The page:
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Students give a “hand up” with Habitat for Humanity

Published: February 28, 2014
Section: News


For 10 Brandeis students, February break was not filled with TV marathons, warm beaches or sleeping all day. Instead, they spent their time serving others: giving them “a hand up, not a hand out,” in line with the motto of Habitat for Humanity.

Members of the Brandeis chapter of Habitat for Humanity traveled to York, Penn., to spend the week at the build site for the Hanline family’s new home. They worked with the York affiliate of Habitat for Humanity to cut, put up, tape and float drywall for the first floor of the home.

This house was built with the Hanline family in mind. This is a multi-generational family, as the mother cares for her two children as well as her own mother. One of her children has a significant handicap, and the house is being built with his needs in mind.

“The halls are wider, and there is a track running from the older son’s room straight to the bathroom. In his previous home situation, he was unable to get around the home without his mother physically carrying him,” co-coordinator Kateri Spear ’15 said.

Spear was excited that the other students on the trip had the same vision as she and the other coordinators. They all want to be able to help people in a tangible, hands-on way. They are committed to working with a population in need, rather than for a population.

During the week, the students learned more about the area they were serving and Habitat’s mission. Although they initially had planned to travel to North Carolina, traveling to York was a shorter distance and cost the club less. Ian Christie ’16, a co-coordinator, was glad they chose to travel to York, saying that they worked with an excellent affiliate. The York chapter provided educational information and a presentation about the economic situation in the city. The students appreciated the information that allowed them to better understand the people they served.

“The mission of the organization is that everyone should have decent, affordable housing. Affordable means that less than 30 percent of your income is devoted to housing,” Christie said. “It’s a hand up, not a hand out. These are not all built for free,” he said.

The families are not simply given the homes; they pay for the homes with a 30-year mortgage, with zero-percent interest. Habitat helps alleviate housing concerns for people of low income, those who have 50-80 percent of the median income. There is a strenuous application prospective families must fill out, and they also must complete 250-500 “sweat equity hours.” This is time that the adults of the family give back to the organization, volunteering in different capacities to address the mission of Habitat for Humanity.

The families are also expected to go into debt counseling and complete financial literacy counseling.

“They’re enabling individuals who previously had limited success in home ownership or in a rental environment to take control of their finances and become more successful in their personal lives in this way,” Spear said. Families that buy a house through Habitat for Humanity have less than a 2-percent default rate, much lower than any bank.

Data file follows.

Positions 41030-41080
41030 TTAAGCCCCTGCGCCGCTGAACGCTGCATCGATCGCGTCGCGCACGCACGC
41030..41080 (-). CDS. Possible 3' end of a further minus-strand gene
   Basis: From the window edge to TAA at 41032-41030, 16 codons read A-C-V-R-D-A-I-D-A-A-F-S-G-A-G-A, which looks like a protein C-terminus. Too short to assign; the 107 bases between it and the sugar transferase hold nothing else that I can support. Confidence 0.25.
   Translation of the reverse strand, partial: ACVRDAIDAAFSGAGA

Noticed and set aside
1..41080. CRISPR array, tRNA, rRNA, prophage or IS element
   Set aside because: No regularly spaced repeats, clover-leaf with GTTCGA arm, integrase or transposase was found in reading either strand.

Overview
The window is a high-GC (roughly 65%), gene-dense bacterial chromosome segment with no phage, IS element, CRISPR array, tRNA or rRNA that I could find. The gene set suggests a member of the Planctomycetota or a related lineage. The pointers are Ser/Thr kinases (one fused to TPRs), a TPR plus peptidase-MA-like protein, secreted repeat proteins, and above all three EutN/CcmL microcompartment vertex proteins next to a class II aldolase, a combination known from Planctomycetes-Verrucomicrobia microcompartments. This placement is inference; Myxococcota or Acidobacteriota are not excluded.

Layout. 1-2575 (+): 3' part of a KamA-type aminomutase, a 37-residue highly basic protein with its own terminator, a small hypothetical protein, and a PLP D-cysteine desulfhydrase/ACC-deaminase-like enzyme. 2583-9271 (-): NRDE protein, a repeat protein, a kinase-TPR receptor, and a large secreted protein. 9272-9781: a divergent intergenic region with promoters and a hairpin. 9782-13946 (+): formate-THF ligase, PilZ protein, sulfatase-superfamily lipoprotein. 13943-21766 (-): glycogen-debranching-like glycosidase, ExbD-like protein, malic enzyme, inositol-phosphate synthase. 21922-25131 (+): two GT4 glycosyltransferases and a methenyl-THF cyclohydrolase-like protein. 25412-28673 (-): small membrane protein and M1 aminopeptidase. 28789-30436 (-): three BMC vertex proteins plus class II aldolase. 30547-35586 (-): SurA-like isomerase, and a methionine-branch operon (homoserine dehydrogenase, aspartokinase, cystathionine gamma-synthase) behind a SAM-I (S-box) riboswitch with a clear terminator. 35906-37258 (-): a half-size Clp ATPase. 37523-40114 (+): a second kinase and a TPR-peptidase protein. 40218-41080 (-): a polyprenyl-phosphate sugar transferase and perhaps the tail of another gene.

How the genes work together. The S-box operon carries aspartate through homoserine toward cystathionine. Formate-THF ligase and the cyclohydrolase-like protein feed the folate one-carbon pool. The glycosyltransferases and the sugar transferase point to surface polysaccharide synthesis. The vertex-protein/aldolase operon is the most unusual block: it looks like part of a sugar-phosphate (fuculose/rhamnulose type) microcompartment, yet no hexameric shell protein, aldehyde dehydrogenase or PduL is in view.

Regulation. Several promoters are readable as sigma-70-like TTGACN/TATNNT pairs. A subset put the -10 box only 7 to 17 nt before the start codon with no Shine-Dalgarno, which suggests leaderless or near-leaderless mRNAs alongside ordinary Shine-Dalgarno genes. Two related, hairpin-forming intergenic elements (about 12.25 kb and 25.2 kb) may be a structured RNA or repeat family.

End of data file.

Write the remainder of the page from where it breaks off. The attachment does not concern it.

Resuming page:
For one day of the trip, the students visited the Bell Family Shelter. Students met with “interesting administrators and learned about the issues of economic depression in the area and how certain youth are coming back to the areas for a revitalization movement,” said Spear. They saw a holistic view of the economic situation in York and learned how immigration and emigration impacted the community.

Christie elaborated on the economic depression, saying that after the steel mills closed because the economy could not sustain them, people lost their salaries and economic security. York went from a booming city to a primarily low-income community.

“The organizational values that it’s structured around have really influenced how I perceive other not-for-profits. It provides not only the resources for success, but also the educational and intellectual tools for success,” Spear said.

Although the experience was overwhelmingly positive, the group did experience some difficulties. On the last day of the build, an older man, a volunteer, refused to work with a female Brandeis student because he said she was “weak,” Spear claimed. This was the first time Spear had experienced sexism in a service project, and she held a discussion with the rest of her team about the occurrence. “It was disappointing, but it wasn’t Habitat’s fault,” she said. They had a positive discussion, in which they agreed it was important to not make assumptions and not put gender at the forefront of what people are capable of. It was a chance for the group to realize that the rest of the world is not as aligned as people may want it to be, and there will still be challenges wherever one goes.

Members of the club have different ideas of what they want to do with their lives after college, but their experiences with Habitat for Humanity will inform the projects in which they participate and the way they work to help others. Spear said, “I do know about my future is that it will be in service. Regardless of where I end up I want to help people. The structure is probably going to change, but I have a need to help in the direct contact sort of way and that’s going to shape my future.” The opportunity to help people in such a direct capacity can help the students understand larger problems impacting the world and how they can take a hands-on approach to solving problems.

The club on campus typically offers three to four build opportunities for student volunteers per semester, offering a different type of commitment than most Waltham Group clubs. The co-coordinators are currently planning builds for this semester. Students can contact the club and sign up for their listserv to get involved.